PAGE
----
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Reasons for Author Studies

I am currently in the middle of a book study on the Fountas and Pinnell Literacy Continuum and it is affirming some of the practices I use in my classroom.

Here are a few of the things that really stuck out to me:

“Through listening during daily interactive read-aloud  lessons, students have the opportunity to internalize the syntactic patterns of written language, to learn how texts work, and to expand vocabulary and content knowledge.” (Fountas & Pinnell, Literacy Continuum 2015)
“By listening to texts read aloud, they internalize language that they will use as they talk and write.” (Fountas & Pinnell, Literacy Continuum 2015)
“Writers learn to write from studying the craft of other writers.” (Fountas & Pinnell, Literacy Continuum 2015)

Now, you could read those quotes in a couple of different ways, but my instinct was to relate them back to author studies. When I first started teaching, I originally thought author studies were all about introducing students to new authors and helping them find book series that they enjoy listening to and reading. I still think that is true, BUT I have found a much deeper and more meaningful way to use author studies….through writing.

When students are exposed to multiple books from the same author they “internalize the syntactic patterns of written language” and “internalize language they will use as they talk and write”. We know that every writer has their own style, even our young writers. By exposure to different syntactic patterns, students are able to develop the style of writing they are most comfortable with.

Author's Craft Examples

Here are a few examples of author's craft that I have found most helpful in first grade:

Cynthia Rylant uses patterns of three. 
“Mudge was not a perfect student.
He liked to lie down too much.
He like to sniff the other students.
He liked to think about other things.”

Jan Brett uses detailed illustrations in the borders of her pages to add more to the story.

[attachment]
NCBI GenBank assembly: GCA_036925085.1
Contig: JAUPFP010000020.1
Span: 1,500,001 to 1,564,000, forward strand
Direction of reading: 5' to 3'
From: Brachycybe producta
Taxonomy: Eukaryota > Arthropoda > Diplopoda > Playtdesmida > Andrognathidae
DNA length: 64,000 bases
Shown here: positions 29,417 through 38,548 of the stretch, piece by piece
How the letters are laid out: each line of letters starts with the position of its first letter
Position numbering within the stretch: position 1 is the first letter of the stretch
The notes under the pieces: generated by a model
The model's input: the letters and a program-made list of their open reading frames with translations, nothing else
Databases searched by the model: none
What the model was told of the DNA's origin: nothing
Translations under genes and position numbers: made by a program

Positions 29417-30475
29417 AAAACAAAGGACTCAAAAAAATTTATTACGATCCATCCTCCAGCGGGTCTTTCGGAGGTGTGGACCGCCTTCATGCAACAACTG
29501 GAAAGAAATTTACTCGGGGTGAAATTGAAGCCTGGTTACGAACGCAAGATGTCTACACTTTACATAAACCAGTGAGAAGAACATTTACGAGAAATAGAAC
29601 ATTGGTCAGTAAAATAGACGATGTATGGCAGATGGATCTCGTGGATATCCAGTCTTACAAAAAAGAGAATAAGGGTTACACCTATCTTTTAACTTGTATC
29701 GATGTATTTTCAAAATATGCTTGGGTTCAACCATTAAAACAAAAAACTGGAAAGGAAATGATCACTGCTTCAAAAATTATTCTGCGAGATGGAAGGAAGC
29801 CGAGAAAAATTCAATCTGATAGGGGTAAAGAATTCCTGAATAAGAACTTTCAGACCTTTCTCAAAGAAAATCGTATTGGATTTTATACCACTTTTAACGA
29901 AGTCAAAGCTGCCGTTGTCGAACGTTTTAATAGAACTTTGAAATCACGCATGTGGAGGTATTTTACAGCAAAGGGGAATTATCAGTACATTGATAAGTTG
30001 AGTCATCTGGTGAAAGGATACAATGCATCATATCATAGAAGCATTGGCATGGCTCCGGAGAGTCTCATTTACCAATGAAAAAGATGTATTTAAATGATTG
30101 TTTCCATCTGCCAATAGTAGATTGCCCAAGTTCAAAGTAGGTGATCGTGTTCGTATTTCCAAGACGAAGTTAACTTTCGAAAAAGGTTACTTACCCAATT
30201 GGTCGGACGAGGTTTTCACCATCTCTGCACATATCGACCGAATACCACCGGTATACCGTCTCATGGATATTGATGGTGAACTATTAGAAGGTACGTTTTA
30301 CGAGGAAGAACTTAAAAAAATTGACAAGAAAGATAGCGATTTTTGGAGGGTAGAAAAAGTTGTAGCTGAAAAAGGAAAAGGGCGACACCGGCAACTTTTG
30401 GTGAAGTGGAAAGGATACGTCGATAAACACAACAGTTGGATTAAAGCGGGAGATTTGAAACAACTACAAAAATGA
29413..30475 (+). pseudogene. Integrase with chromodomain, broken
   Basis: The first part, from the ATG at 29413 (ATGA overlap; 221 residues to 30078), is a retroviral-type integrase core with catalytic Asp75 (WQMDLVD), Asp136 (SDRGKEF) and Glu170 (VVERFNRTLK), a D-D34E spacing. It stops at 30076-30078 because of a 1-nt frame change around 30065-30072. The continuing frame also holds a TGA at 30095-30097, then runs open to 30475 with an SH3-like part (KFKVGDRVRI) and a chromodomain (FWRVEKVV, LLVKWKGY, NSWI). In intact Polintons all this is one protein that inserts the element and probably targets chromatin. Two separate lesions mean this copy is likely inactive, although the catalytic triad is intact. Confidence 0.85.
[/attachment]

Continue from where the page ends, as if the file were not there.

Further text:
Kevin Henkes uses mice as his main characters and they usually learn an important lesson. He also likes to use the character's home and school as the setting.
Chrysanthemum learns to love her name.
Sheila Rae the Brave learns to always be brave.
Wemberly learns not to worry.
Owen learns to be brave with only a small piece of his blanket.

Mo Willems relies on speech bubbles or large, bold words and direction lines in most of his stories.
Pigeon screamed, “I WANT A PUPPY!”
Pigeon yelled, “I'm NOT tired!”
Pigeon cried, “That's it!”

Patricia Polacco uses strong words that show how much time as passed. 
“the next morning”
“it wasn't long after that”
“that night at dinner”

How to Identify Author's Craft

Students must be able to distinguish the author's style from other books. To do that, I've created book study bundles to help my students comprehend books from different authors. Once students are able to comprehend what I consider the “surface level” of the book, then we dive deeper into trying to imitate the author's craft during our writing time.

Here are a few of my favorite author study bundles:

Help Students Connect to an Author

Check out these previous blog post about how I help my students connect with authors. I think it is so important for students to be able to “meet” their favorite authors and connect their name to a face.


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Kristen Sullins

Kristen Sullins

I am a current Elementary Librarian and
Enrichment Teacher, mother of two, follower of Christ and Texas native. In my own classroom, I love to save time by finding unique ways to integrate writing, social studies and science into all parts of my day. I also love all things organization!